Monteiro and Cannon argue that, through such measures, Brazil is resisting, with success, the efforts of transnational corporations to weaken its citizens’ health and to adversely alter Brazilian culture.
Does Brazil’s example provide, as the authors state, a “basis for the design of rational, comprehensive, and effective public health policies and actions designed to protect and promote nutrition in all its senses” — an argument for governments taking a bigger role in citizens’ diet, health and lives?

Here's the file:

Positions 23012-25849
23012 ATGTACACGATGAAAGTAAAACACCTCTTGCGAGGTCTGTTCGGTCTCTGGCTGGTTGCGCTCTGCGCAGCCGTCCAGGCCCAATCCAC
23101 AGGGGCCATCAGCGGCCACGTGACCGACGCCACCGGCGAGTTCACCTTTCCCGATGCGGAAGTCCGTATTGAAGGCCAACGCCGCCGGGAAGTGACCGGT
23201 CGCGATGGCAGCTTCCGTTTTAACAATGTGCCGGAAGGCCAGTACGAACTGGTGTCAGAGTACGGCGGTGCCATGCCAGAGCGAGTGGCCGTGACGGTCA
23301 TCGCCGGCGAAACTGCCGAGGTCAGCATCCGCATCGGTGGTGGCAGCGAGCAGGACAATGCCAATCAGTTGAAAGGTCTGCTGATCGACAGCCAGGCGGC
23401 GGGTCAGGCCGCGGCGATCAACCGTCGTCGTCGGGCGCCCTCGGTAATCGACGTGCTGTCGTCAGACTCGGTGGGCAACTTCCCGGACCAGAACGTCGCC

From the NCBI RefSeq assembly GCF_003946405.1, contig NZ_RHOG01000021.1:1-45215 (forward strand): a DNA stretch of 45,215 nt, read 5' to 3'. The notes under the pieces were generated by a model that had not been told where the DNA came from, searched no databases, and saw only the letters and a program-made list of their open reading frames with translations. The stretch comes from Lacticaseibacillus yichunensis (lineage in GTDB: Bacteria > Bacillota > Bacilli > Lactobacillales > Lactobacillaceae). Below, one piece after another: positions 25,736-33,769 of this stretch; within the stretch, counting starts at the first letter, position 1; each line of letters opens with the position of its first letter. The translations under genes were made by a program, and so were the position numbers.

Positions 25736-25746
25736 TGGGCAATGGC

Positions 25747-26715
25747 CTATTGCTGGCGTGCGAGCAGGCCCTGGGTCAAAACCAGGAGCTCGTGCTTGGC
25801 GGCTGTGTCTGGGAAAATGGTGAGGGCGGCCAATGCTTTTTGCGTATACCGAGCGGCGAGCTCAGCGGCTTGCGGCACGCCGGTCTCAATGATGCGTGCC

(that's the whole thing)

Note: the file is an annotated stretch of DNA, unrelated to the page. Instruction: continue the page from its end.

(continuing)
Is access to health food a basic right?
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